She was becoming stranger to me the longer we embraced. 

She was standing near the dance floor, half in shadow. I could see her laughing and talking to someone, with her drink of choice, a vodka stinger, in her hand.

Her dress was vintage, accented with bangles and leather boots, a hipster long before they had a word for it.

It was the night after Christmas 1993 and the club was packed. A new crowd, a new generation, was dancing to new songs by Nirvana and the Stone Roses and Blur.

My crowd had made room for them. We were still waiting for the Smiths and the Cure and Prince to play.

Because it was Donegal, because it was the holidays, you had to give each era its due. The DJ would also play Bowie and Fleetwood Mac and Eric Clapton, then Van Morrison and the Beatles and the Stones. It was that democratic.

At some point Michael Jackson would come on singing Don’t Stop ‘Til You Get Enough. Everyone danced to that. That’s how you knew the night had really begun.

It was a strange time in my life. I was still somewhere between adolescence and adulthood. But now when I returned to Donegal I brought the unmistakable glow of a new life lived elsewhere.

No one could see it but they could see the changes it was working on me. I was happier, more at ease, more myself.

It had not been easy for me in that town. I had been an insider and an outsider at the same time, which had sometimes made people, myself included, uncomfortable.

But I wasn’t the only one. There were other half-pariahs to befriend.

Casey was one of them. Her name was genderless, which I liked, but she was all girl.

Her parents were well to do escapees from England and France. They lived in a big ramshackle white house by the edge of the lough. They owned Volos and motorboats. They were never home.

When Casey sat beside you it was an event in your life. She was an intoxicating cloud of Christian Dior and cherry lip gloss. Her hair was always in a bob and always falling into her eyes. She would blow away her fringe like someone taking a bubble bath.

You’d have been crazy not to want to know her, I thought.

My bothers asked about her constantly. They could not understand her interest in me at all.

People hate undeserved windfalls, their comments told me. But the world made no sense.

Undeserving people won lotteries, good people were ground to powder by fate, unlikely boys won the attention of goddesses.

I was fine with it because I wasn’t invested in an outcome. I didn’t see her as a grand prize.  I just saw her as a funny girl.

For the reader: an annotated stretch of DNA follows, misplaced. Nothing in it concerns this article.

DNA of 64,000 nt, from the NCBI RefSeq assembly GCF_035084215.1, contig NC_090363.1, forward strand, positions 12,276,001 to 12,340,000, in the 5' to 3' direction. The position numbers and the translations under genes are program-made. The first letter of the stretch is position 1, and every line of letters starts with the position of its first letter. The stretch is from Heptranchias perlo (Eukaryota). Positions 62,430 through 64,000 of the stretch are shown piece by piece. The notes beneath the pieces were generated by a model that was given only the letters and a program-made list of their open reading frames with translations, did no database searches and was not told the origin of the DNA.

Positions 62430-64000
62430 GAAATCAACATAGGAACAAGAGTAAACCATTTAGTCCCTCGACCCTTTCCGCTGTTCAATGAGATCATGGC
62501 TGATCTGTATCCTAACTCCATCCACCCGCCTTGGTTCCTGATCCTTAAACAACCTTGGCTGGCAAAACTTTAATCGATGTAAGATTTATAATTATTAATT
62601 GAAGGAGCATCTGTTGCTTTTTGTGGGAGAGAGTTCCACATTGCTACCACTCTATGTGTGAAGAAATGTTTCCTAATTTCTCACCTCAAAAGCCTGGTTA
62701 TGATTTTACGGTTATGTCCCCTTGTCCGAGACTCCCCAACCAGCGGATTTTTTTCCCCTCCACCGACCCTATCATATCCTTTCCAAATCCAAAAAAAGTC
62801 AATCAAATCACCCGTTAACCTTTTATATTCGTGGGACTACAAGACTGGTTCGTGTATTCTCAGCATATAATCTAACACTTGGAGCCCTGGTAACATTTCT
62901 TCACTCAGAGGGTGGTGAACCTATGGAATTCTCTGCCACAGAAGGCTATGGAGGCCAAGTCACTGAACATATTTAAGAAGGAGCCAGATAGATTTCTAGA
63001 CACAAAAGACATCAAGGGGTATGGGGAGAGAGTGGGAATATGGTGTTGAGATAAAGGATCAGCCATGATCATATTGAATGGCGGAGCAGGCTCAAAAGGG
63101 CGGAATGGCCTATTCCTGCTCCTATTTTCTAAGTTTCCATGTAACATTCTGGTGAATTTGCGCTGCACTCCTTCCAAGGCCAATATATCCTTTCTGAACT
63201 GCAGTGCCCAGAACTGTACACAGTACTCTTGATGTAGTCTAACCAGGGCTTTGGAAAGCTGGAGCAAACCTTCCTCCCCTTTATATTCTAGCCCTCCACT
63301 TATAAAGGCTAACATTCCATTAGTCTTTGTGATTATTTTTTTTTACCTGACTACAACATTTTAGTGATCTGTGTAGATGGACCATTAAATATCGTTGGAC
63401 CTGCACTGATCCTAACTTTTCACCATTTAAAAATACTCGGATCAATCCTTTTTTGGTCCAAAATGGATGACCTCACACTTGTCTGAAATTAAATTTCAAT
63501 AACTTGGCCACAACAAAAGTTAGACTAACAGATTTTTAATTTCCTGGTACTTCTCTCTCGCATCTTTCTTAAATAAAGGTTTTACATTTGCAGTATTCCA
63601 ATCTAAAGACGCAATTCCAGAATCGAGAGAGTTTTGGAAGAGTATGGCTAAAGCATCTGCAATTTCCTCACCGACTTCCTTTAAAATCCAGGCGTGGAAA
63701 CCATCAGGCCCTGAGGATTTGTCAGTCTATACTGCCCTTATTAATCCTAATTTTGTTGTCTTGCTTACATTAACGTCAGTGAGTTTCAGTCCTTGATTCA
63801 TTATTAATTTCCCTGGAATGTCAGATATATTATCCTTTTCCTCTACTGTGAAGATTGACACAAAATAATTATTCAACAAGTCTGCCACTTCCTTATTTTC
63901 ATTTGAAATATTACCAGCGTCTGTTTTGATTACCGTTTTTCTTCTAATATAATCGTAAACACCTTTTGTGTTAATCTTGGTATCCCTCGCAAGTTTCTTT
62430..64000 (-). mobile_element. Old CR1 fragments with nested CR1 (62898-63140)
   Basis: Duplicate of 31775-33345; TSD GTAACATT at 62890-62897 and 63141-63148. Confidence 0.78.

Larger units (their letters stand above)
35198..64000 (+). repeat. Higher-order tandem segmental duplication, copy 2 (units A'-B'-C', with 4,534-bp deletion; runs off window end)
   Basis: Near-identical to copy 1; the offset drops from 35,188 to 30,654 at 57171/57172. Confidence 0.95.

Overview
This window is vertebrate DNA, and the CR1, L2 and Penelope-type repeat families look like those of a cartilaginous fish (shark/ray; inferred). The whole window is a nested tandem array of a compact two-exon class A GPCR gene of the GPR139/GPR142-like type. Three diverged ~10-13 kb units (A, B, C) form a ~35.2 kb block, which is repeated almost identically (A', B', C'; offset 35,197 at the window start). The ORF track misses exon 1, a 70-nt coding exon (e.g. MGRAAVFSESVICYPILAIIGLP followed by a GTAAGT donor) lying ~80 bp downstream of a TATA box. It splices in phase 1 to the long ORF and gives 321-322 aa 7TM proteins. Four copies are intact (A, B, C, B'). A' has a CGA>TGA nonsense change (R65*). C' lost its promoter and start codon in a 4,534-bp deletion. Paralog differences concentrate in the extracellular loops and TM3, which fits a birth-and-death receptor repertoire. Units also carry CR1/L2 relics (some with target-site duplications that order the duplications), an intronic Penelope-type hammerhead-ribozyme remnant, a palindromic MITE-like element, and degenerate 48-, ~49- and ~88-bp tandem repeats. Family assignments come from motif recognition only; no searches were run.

Now, standing near the dance floor, I had time to take her in. It looked like a visiting movie star had taken a detour or got lost.

Most of the girls still didn’t like her and most of the boys were dumbstruck.  They couldn’t see the growing pains under the glamour at all.

Sometimes people meet and they discover that they’re going to mean something to each other that is bigger and more unexpected than anything they can ever say in words.

Looking at her it occurred to me that we had spent years trying to work out what we would mean to each other and how exactly we would achieve it.

Earlier that summer we had left for different colleges. She went abroad and was back for the holidays.
After months of changes I was so glad to see her that it took me by surprise. When she turned around and saw me she screamed.

My brothers would have said, snog her. My own heart had said it once too.

One night a few months earlier we actually did. It was just before we went to college.

As they say in Donegal, there’d been drink.  We were at a party, it was late, we’d been talking for hours.  We were so close we could hear each other breathe.

When it happened it felt like a door opened. For a second I could see a different life.

I was myself and not myself. I was more not myself. She was becoming stranger to me the longer we embraced.

Later we laughed it off and swore that it was just the booze talking. But it wasn’t just the booze. It was never just that.

Handily there was so much to distract us. College, new faces, new places.

But something private and important had happened between us. It felt like we had helped each other to cross a ravine.

I wasn’t embarrassed by the memory, but I never spoke of it to her or anyone. After it happened I went home and lay on my bed and looked at the ceiling for a long time.

A wistfulness kept me awake. I felt like I had caught a glimpse of another man’s life. It felt nice, but I knew I was trespassing.

I had caught a glimpse into her private self too. Later I would only see her at Christmas so I started to associate her kiss with that time of year.

The week between the 25th and New Year’s Day somehow makes us think that anything can happen. Old wrongs can be put right, broken hearts can be mended, relationships repaired, the past can be healed, new beginnings can spring up from the ashes of old ones.

It’s nonsense, of course. It’s just glitter and colored lights we throw over reality, an annual trick we pull to dispel the darkness.

That kiss had only happened because we had tried to protect each other. Somebody love me, that kiss said.

It would take us years before we would find the people that we were really in search of. So that kiss was a promise that we were in this together. It expressed what was deep and unsayable. It felt innocent and trusting and hopeful.

And it felt slightly sad too, like Christmas.